There is a decision you need to make that is more important than the goals you set for defining what you want to have in your life.
This is: Who do I want to be?
Your values, beliefs and attitudes , the way a person expresses their values and beliefs through words and behaviors, define you.
Self-discipline: A virtue
In self-discipline one makes a ‘disciple’ of oneself, says William J. Bennet. One is one’s own teacher, trainer, coach and ‘disciplinarian’. It is an odd sort of relationship, paradoxical in its own way, and many of us don’t handle it very well.
There is much unhappiness and personal distress in the world because of failures to control tempers, appetites, passions, and impulses.
The seven decisions to build self-discipline and achieve your goals
One: The Responsible Decision
The Responsible Decision shows us how to stop blaming other people and outside circumstances for where we are in life.
Two: The Guided Decision
The Guided Decision helps us discover invaluable counsel through books, people, and service.
Three: The Active Decision
The active Decision is a wake-up call. Taking consistent action is crucial to the realization of a successful life.
Four: The Certain Decision
With the Certain Decision, we learn to break thorugh fear and judgment to pursue our dreams with determination and focus.
Five: The Joyful Decision
The Joyful Decision demonstrates that happiness is a choice, and if you’re not happy right now, it’s a consequence of your own choosing, not the circumstances of life.
Six: The Compassionate Decision
Harboring anger and resentment poisons our minds and hinders our ability to live the other six Decisions with any measure of effectiveness. Forgiveness fress our spirits.
Seven: The Persistent Decision
The Persistent Decision reveals a critical ‘twist’ to the notion of persistence; Persisting ‘without exception’ is key to achieving extraordinary levels of success in any area of life.
Integrity: The Supreme Value
Brian Tracy remembers that it is your level of integrity, living in complete truth with yourself and others, that demostrates more than anything else the quality of your character. In a way, integrity is actually the value that guarantees all the other values. When your level of integrity is higher, you are more honest with yourself and more likely to live consistently with all the other values that you admire and respect.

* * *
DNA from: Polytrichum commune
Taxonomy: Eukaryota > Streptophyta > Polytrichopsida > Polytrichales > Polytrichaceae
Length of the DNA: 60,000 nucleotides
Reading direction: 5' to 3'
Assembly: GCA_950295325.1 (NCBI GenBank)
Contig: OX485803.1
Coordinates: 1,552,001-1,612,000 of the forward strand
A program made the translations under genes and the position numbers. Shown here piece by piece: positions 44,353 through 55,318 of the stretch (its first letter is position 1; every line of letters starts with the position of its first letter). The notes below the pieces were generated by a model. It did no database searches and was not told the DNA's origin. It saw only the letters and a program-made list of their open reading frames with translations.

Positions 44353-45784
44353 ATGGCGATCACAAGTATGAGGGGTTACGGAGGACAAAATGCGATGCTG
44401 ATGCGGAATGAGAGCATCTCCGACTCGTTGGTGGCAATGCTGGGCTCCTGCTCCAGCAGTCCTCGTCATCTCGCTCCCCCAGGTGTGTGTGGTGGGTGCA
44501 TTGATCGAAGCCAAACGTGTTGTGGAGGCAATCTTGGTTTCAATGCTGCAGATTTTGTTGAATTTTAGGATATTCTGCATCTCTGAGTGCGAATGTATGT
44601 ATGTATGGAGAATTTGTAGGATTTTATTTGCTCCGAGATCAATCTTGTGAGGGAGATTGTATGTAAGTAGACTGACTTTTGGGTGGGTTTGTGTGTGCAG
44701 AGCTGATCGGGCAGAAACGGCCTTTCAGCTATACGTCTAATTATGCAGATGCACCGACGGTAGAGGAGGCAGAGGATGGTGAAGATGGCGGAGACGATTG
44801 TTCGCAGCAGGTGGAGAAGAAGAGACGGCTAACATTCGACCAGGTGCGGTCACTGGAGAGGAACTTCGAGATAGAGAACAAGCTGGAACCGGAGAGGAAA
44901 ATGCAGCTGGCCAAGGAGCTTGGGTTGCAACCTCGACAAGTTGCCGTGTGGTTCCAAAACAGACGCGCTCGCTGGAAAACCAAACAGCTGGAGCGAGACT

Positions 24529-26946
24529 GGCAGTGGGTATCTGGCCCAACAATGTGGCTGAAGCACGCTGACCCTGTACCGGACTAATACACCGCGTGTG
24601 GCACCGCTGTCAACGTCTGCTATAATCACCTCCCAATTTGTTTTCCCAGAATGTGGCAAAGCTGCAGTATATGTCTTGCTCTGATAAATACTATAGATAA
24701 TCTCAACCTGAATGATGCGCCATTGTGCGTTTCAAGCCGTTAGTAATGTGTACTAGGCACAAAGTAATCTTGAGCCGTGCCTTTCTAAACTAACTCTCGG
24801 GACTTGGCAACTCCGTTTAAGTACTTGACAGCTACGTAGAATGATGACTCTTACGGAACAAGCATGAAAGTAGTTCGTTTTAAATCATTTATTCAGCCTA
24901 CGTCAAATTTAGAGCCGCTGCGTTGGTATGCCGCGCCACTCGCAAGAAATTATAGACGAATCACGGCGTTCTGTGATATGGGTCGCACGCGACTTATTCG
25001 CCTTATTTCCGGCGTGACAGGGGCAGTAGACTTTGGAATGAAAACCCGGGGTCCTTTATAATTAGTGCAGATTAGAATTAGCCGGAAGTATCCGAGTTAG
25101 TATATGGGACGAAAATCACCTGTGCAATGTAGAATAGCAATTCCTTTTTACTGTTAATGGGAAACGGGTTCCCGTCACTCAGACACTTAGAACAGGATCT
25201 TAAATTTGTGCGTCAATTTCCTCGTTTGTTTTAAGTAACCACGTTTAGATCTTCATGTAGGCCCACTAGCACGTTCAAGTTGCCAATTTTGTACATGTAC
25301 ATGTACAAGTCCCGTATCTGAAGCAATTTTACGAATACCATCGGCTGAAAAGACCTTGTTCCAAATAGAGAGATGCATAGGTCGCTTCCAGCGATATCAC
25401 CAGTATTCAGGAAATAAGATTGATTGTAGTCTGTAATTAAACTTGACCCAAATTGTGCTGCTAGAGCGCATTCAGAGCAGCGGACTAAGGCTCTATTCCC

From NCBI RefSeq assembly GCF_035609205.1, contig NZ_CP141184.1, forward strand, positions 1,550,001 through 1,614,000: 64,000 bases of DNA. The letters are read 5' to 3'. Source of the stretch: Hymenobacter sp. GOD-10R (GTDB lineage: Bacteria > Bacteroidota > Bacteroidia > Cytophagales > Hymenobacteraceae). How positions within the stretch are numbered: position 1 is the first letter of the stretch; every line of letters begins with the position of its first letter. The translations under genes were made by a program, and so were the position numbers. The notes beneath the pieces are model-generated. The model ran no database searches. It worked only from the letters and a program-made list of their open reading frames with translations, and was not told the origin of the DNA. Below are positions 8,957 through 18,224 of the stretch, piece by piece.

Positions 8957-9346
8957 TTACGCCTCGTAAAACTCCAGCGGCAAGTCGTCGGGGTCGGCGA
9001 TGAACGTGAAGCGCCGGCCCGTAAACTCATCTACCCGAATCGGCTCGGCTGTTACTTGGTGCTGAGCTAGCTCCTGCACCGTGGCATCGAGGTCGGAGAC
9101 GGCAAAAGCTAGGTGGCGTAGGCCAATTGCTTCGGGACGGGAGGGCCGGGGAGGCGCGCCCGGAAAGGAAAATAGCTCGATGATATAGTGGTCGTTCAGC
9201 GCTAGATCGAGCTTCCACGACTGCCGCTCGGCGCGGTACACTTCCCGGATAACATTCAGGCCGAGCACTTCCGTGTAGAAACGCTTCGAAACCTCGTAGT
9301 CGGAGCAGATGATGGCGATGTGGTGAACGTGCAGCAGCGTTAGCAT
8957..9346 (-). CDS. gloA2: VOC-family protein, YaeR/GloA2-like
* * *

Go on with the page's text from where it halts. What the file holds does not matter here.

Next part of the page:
However, it takes tremendeous self-discipline to become a person of character. It takes considerable willpower to always ‘do the right thing’ in every situation. And it takes both self-discipline and willpower to resist the temptation to cut corners, take the easy way, or act for short-term advantage.
The battles of your personal freedom
As you look back over your life, you can see that many of the relationships battles you thought were for your own personal freedom were really battles of who was going to domesticate whom. And every time you experienced a moment of anger, outrage, indignation, or any other negative emotion as the result of someone else’s behavior, you created a dream of villains and victims, and you were once again caught in the drama of the party.
Perceiving yourself as a victim and another as a villain doesn’t allow you to see the person who is actually standing before you: you don’t see their story, their past, their heartbreaks, and how all of that has impacted their life and contributed to forming the person you’re talking to. All you can see through the fog of domestication is that the person you have cast as the villain in the story isn’t living up to the values you think they should be.
But as D. Miguel Ruiz Jr. states, when you see another with the eyes of unconditional love, you are then able to clearly see who is actually in front of you, a living being who is trying to survive and thrive in a world filled with domestication and conditional love.
The four agreements of Don Miguel Ruiz are essential steps on the path to personal freedom:
The First Agreement: Be impeccable with your word
The Second Agreement: Don’t take anything personally
The Third Agreement: Don’t make assumptions
The Fourth Agreement: Always do your best